About the Project

The Norwegian resource management model is often considered a successful example of how to manage hydrocarbon resources. The Norwegian government allowed a progressive development of its natural resources, built industry knowledge and saved reserves and revenue for future generations. This approach is often referred to as the ´Norwegian Model`.

The Norwegian hydrocarbon policies and the license regime are often cited as important factors contributing to the success of Norwegian resource management. However, other factors, such as the political system, demography, social issues, government structures, community support, naval traditions, amongst others, might also have played an important role.

Norway and the UK started their North Sea exploration activities almost at the same time, and both countries adopted a licence regime as basis for resource management. Nevertheless, the Norwegian and the UK resource management models also differ in many respects.

A first and intermediate objective of this research project is to analyse the regulatory models for petroleum resource management, including the evolution of the license systems, in Norway and the UK as two neighboring and mature petroleum provinces. This analysis aims to make a contribution to understanding why and how the Norwegian and British Governments decided to develop their natural resources in the manner chosen. Furthermore, we believe that an analysis of the regulatory models for petroleum resource management in two important and mature petroleum provinces should in itself be of interest for petroleum law practitioners and academics.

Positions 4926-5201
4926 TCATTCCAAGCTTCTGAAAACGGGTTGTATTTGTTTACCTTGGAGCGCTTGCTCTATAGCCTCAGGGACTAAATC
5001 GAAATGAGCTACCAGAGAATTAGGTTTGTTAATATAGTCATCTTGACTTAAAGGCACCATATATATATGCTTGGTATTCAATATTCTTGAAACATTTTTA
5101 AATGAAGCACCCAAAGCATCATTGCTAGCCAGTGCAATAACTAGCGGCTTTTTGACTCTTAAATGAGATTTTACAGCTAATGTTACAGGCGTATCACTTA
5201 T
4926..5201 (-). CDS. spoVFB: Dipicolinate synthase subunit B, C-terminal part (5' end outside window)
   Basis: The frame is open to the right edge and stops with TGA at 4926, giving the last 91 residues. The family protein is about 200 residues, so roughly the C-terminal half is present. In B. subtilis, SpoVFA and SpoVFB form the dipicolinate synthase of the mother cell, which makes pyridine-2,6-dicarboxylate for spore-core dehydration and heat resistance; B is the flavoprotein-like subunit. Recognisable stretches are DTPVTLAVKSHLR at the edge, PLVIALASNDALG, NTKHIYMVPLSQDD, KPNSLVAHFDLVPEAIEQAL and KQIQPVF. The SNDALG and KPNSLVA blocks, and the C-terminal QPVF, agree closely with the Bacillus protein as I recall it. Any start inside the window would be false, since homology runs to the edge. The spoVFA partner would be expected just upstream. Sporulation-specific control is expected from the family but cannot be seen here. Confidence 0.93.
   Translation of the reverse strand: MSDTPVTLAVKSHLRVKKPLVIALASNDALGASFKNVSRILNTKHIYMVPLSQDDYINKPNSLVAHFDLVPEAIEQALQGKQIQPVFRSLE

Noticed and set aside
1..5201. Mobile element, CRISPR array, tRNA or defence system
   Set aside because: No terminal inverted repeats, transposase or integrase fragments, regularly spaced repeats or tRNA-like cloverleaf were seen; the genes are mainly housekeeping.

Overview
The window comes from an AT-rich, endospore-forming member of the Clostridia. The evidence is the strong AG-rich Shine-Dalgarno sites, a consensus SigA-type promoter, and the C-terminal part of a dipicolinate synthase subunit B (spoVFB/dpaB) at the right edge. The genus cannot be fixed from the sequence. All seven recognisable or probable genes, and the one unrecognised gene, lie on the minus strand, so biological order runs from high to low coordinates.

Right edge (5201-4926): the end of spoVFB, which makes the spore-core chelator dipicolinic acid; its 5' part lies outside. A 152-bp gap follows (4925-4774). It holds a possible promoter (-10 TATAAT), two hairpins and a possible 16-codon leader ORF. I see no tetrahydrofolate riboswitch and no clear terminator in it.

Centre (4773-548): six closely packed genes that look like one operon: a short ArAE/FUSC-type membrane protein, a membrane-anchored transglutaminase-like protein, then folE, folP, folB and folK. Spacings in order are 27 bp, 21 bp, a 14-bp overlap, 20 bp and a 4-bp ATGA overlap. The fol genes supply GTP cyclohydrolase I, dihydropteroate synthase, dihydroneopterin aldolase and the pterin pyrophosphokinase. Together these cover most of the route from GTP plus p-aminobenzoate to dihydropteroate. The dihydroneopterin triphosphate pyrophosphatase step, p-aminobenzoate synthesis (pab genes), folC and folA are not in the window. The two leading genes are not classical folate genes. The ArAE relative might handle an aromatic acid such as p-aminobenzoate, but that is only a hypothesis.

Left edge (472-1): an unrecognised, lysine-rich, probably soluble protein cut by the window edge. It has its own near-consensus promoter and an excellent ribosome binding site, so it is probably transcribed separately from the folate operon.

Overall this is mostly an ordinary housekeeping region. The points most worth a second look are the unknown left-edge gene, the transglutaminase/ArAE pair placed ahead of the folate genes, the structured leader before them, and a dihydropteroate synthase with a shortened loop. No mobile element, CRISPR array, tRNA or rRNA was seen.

While the “Norwegian Model” generally appears to be a popular example, and to some extent an inspiration, for the development of new resource management models in emerging petroleum provinces, it is our general impression that the British model has been less commonly referred to as an example for the establishment of new models. This impression raises at least the following questions: (1) To what extent are the Norwegian and British models being applied as examples or bases for the the establishment of new petroleum resource management models within other jurisdictions? (2) To what extent are the Norwegian and British models suitable for replication within other jurisdictions and which precautions should be taken in replicating these models?

The two questions set out above raise challenges that go far beyond the area of law. This applies in particular to the second question, as the relevance of one resource management model for the construction of other models also will rely on a number of non-legal factors, such as economy, political system, demography, social and cultural aspects, etc.  The project will include one section describing the factual background for the development of hydrocarbon policies for each jurisdiction. In the subsequent legal sections we will then endeavour to link the development of each legal regime to the factual background of each country. On this basis, we believe that a comparative legal analysis as such may contribute to shed important light on the two questions above, although it will not be possible to provide a firm answer to all aspects of the questions.